1991:078 - 'Dysart', Dysart, Kilkenny

NMI Burial Excavation Records

County: Kilkenny Site name: 'Dysart', Dysart

Sites and Monuments Record No.: N/A Licence number:

Author: Ben Murtagh, 32 South Parade, Waterford.

Site type: Early Christian/medieval ecclesiastical and settlement site

ITM: E 659638m, N 639347m

Latitude, Longitude (decimal degrees): 52.502252, -7.121606

A second season of excavation was conducted at Dysart for a period of six weeks from September to November 1991. The work was funded by the Office of Public Works on the recommendation of the National Committee for Archaeology of the Royal Irish Academy. The first season of excavation was conducted in 1989 (see Excavations 1989, 33-4).

The remains of three stone buildings survive above the ground (see figure). The first building consists of the remains of a small oblong church that dates to the 12th century or earlier. The second building is a 15th-century tower house that stands to the west of the church. The third building consists of the remains of a long dwelling house of post-reformation date that extends southwards from the tower house. Three main questions were addressed during the 1991 season of work: (a) the date of the church, (b) the relationship of the latter to the tower house and (c.) the nature of the dwelling house.

The date of the church
The removal of ivy and other vegetation enabled a closer examination of the surviving masonry of the church, which is oblong in plan, measuring externally 12.85m x 6.9m. It was revealed that the eastern third of the building is a 13th-century extension to the 12th-century church. A reused Early Christian cross slab that was recovered from the collapsed masonry of the north wall of the early church would suggest that the latter was not the first church on the Dysart site. There is also another early cross slab built into the west wall of the tower house.

The surviving walls of the early church, which are constructed mainly of large blocks of sandstone masonry, overlay plinths. The west wall did not survive above the ground, but a small cutting, Trench I (see figure), excavated at the northwest corner of the present building revealed the foundation. Internally the original church measured 8.02m x 5.35m.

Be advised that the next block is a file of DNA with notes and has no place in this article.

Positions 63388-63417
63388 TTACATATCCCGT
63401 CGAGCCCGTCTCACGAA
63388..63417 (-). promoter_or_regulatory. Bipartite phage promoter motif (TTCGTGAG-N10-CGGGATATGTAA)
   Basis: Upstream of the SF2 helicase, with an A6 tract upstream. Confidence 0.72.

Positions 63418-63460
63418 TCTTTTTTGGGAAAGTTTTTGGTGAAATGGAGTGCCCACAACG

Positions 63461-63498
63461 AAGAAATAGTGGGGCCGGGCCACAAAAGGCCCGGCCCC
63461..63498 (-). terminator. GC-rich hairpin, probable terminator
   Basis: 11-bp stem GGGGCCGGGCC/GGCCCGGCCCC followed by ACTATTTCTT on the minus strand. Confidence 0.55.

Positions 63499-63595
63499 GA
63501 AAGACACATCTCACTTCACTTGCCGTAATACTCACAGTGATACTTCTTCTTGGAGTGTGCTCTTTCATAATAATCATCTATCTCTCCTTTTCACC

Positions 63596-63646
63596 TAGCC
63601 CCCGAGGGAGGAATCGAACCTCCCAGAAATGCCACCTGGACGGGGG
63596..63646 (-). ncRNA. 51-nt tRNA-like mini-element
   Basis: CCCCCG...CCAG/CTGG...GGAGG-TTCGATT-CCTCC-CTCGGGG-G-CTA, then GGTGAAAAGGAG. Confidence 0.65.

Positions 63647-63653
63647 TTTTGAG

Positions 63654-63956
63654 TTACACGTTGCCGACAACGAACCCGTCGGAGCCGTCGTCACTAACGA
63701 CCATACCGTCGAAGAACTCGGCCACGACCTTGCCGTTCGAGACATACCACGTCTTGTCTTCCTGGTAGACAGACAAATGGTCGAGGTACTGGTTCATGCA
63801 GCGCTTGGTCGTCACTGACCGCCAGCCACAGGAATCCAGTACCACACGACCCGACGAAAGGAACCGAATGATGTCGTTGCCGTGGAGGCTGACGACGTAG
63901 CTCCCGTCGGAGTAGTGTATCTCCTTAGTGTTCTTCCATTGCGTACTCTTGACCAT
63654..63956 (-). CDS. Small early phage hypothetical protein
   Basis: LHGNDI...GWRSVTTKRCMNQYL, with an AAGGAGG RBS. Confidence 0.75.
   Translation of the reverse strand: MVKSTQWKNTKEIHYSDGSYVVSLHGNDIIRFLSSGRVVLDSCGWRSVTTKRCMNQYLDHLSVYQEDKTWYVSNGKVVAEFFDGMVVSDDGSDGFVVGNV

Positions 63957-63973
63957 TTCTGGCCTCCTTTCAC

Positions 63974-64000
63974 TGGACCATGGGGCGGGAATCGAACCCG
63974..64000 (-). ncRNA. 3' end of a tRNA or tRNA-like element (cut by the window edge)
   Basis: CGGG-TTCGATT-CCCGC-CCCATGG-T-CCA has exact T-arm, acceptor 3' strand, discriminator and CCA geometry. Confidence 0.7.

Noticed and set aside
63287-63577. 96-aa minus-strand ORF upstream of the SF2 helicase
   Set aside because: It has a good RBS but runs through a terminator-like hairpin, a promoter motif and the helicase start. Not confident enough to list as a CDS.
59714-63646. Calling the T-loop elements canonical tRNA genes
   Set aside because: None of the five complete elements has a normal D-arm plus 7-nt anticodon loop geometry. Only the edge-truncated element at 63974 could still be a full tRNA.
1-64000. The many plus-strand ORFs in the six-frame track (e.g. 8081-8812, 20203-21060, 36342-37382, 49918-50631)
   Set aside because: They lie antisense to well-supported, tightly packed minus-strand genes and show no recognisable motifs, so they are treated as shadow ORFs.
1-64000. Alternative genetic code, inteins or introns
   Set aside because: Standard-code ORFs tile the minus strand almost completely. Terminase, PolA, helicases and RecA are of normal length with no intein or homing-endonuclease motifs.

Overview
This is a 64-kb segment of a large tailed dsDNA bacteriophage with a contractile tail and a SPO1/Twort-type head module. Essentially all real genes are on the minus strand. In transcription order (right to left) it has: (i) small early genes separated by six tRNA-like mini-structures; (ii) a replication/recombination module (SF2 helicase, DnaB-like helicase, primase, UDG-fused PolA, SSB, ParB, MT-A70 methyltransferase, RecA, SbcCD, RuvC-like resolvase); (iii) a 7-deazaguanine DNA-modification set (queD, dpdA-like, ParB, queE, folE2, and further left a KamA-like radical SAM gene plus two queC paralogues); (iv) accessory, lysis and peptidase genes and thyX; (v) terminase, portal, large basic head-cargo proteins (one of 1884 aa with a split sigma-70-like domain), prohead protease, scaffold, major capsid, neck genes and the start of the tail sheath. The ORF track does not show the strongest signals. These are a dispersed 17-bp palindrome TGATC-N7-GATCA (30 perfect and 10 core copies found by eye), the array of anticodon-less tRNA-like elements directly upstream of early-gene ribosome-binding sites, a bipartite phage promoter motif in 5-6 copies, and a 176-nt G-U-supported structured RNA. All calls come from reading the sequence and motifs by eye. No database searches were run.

The relationship of the church to the tower house
Above the modern ground level, there is a gap of just over 6m between the two buildings (see figure). During the later medieval period, some of the minor churches in Leinster had tower houses built at their west ends. However, the results from the 1991 season of work suggest that this was not the case at Dysart. This was revealed by the excavation of two cuttings, Trench F between the tower house and the church (see figure), and Trench E to the south. They indicated that during the course of the 17th-century, after it had gone out of use, the west wall of the church was pulled down, and the north and south walls of the building were joined to the tower house by two roughly built walls. The excavation in Trench F further revealed that this extension was floored with a rough cobbled surface, and may have functioned, with the church, as an outhouse or byte of the farmstead that was located at Dysart subsequent to the Reformation.

The nature of the dwelling house to the south of the tower house
According to tradition, this was the childhood home of the famous philosopher, Bishop George Berkeley (1685-1753). During the first season of work, a cutting, Trench C (see figure), was excavated across the site of the house (see Excavations 1989, 33-4). It revealed that two buildings stood on the same site subsequent to the Reformation. The situation became clearer during the 1991 season of work. To the north, a new cutting (Trench G) was excavated at the south of the tower house and another cutting (Trench D) was excavated to the south of Trench C. The work to date has revealed that the first house was oblong in plan and extended south from the tower house for a maximum distance of 17.1 m. In Trench C, the remains of the west wall had been destroyed by modern ploughing. However, enough of the foundation survived to indicate that the house was approximately 9.75m in width. The south end of the building was represented by an extensive foundation of large sandstones. The masonry of the surviving walls was bonded with clay, and this would explain why they did not survive above modern ground level.

The second house was longer and narrower than the underlying first house. The finds would suggest that the former was constructed during the second half of the 17th century. It extended south from the tower house for a maximum distance of 22.6m and was 7.65m in width. The walls were constructed of clay bonded masonry, except for the south gable, which was mortar bonded. To the north of the latter (in Trench D) the excavation revealed the original cobbled floor together with the remains of a large fireplace.

In west Trench D, where the upper deposits had been damaged by modern ploughing, the excavation revealed a series of post-holes, together with part of the foundation of what appears to have been a circular house. These features cut into the underlying natural deposits. Not enough of the structure was exposed to give an adequate indication of its dimensions. Inside this structure, an oval pit was found, the fill of which contained a large quantity of iron slag. The features exposed in west Trench D may date from somewhere in the Early Christian period, however, further excavation would be required in order to verify this.